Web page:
54 Minutes and 38 seconds into Rick Neuheisel's 35th game as the head coach at UCLA, with Darius Bell's interception having just resulted in Washington taking a 17-7 lead against the Bruins; I think it's officially time that Dan Guerrero does the right thing and pulls the plug on the failed Rick Neuheisel experiment.
I think I speak for a majority of Bruin fans in saying I simply cannot take it anymore. I cannot stand the embarrassing losses on national television. I cannot stomach the lack of discipline on the field. I cannot handle the revolving door behind center. I'm tired of the excuses. Enough is enough.
To be fair, I was very much in line with Guerrero when he selected Neuheisel to replace Dorrell. I liked that he had head coaching experience. I liked that he had spent time in the NFL. I liked that he seemed to have learned from all of his mistakes. I liked that he had played and coached in the Rose Bowl. I loved that he was a Bruin. I don't fault Guerrero for making the decision, his reasoning was very sound. It was worth it to see if Rick Neuheisel could succeed doing things the right way because the reward could've been outstanding.
Three years into his tenure at UCLA, it's become very clear he cannot.
This isn't about criticizing Coach. He seems like a great person who is well intentioned. He simply doesn't possess the tools necessary to restore our program to it's rightful place as a Pac-10 and national title contender. Since his miraculous run to the Rose Bowl with Washington in 2000 (we won't discuss the questionable circumstances surrounding), Neuheisel has a head coaching record of 30-31.
Hovering at a record of .500 since that Rose Bowl, I felt tonight was a very big night for Coach to show whether or not he was capable of taking a huge step forward and taking UCLA with him. For those of us who were forced to sit through that performance, it was a nightmare we've had one too many times.
UCLA is located in the most quarterback rich area of the country, yet three years into his tenure, Neuheisel has yet to produce an answer at the position. Kevin Prince can't stay on the field. Richard Brehaut has shown promise, but eventually the promise has to turn into production. Darius Bell? Clayton Tunney? Who's next, Ben Olson? The lack of consistency at the most important position on the field is alarming to say the least. With no definitive answer in sight, Neuheisel's failure at the quarterback position is more than enough to cost him his job. Still, there is so much more.
The much heralded switch to the pistol offense has been a disaster to say the least. The team has shown an ability to run the ball behind an improving offensive line, but it has come at the expense of averaging the 5th lowest passing yards in the country at 121 yards game. If I had posted on Bruin's Nation when Coach got the job that three into his tenure at UCLA, with Norm Chow spearheading the offense the Bruins would be 116th in the country in passing yard per game, I would've been laughed off of the site. It's not laughing matter anymore. The offensive coordinator who brought us Ty Detmer, Steve Young, Phillip Rivers, and a couple of other guys across town is every bit of responsible for the colossal failures of the offense. Still, there is so much more.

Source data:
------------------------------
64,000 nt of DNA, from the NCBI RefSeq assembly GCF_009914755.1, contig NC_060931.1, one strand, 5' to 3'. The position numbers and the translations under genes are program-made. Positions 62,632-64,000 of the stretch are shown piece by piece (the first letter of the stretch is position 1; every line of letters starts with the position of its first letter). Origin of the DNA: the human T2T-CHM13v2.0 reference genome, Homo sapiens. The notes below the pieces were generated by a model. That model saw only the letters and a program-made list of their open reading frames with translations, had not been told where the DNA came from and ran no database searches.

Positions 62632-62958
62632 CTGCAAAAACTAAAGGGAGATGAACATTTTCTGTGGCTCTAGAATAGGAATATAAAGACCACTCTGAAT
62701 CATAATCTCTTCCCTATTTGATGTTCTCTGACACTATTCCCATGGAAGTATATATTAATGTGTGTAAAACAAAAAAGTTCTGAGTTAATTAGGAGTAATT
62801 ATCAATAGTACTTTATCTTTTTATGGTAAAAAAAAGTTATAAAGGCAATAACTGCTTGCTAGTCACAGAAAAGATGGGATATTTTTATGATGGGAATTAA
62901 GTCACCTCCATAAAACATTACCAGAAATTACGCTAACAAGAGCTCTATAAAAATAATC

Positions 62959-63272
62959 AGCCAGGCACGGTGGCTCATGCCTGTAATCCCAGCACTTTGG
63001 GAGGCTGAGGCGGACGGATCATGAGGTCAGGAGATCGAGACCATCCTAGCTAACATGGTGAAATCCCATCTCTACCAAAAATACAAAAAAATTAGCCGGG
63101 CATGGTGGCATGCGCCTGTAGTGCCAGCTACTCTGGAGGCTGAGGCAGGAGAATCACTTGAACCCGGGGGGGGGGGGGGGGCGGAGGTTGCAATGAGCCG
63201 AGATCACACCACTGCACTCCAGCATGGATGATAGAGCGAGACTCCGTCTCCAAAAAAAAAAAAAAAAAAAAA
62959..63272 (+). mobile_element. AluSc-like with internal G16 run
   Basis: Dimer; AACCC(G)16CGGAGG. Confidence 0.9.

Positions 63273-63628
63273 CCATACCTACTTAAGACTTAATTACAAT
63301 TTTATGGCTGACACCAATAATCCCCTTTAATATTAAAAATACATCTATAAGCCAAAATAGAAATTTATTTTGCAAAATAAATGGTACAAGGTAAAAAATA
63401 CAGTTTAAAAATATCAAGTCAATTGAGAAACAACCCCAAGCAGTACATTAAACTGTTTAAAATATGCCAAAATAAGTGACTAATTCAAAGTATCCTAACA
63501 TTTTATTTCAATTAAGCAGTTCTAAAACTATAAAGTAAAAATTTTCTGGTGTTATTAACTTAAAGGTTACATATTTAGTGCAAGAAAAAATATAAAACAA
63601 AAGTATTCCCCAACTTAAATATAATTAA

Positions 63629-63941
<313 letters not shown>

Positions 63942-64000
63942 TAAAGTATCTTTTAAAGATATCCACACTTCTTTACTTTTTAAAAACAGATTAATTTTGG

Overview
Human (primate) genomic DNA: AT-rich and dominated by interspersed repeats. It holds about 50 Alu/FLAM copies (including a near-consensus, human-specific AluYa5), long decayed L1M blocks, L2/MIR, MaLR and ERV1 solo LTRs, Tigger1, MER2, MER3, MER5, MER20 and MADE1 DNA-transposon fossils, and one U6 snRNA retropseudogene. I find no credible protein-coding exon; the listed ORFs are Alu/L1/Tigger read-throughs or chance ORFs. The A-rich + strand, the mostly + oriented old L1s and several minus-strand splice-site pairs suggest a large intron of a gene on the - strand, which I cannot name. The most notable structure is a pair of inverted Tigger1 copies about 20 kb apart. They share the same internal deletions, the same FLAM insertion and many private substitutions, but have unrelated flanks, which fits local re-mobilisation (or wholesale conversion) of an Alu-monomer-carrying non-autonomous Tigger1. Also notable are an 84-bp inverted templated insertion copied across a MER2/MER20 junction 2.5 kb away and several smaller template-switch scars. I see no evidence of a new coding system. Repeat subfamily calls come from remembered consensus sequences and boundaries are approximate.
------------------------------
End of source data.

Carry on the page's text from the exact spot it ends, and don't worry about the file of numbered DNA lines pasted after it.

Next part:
Anyone who follows football knows the place where coaching shows up most is in the penalty stats. Following Thursday night's game, UCLA will drop to second in the Pac-10 at over 6.7 penalties a game and getting worse. In case you are wondering, yes we rank close to the bottom third in penalties per game in the country. Penalties are about focus and discipline. The head coach is responsible for instilling both and Neuheisel's team is only getting worse, as evidenced by an increase in over a half a penalty a game for last year. If you are questioning whether or not penalties speak about a team, consider the guys across town are the only team in the Pac-10 who average more.
UCLA has no quarterback of the future. The offense is in shambles. The defense has been counted on to do too much for too long. The discipline on the field is entirely lacking. The team is getting worse. There is almost nothing on or off the field to which you can point to show that UCLA is headed in the right direction. Unfortunately, Rick Neuheisel is the one who must take the blame.
My senior of high school, I can remember watching Cade McNown and UCLA lay waste to the Pac-10 and hoping that I would get accepted so that I could join in on all of the fun. Ten years into my lifetime as a Bruin, I'm no closer to experiencing it than I was in 1999. For those of you who want to make excuses, you are more than welcome to do so. As for me, I believe UCLA belongs in the Rose Bowl discussion almost every single year.
It's time for Rick Neuheisel to go so that UCLA can get back on track.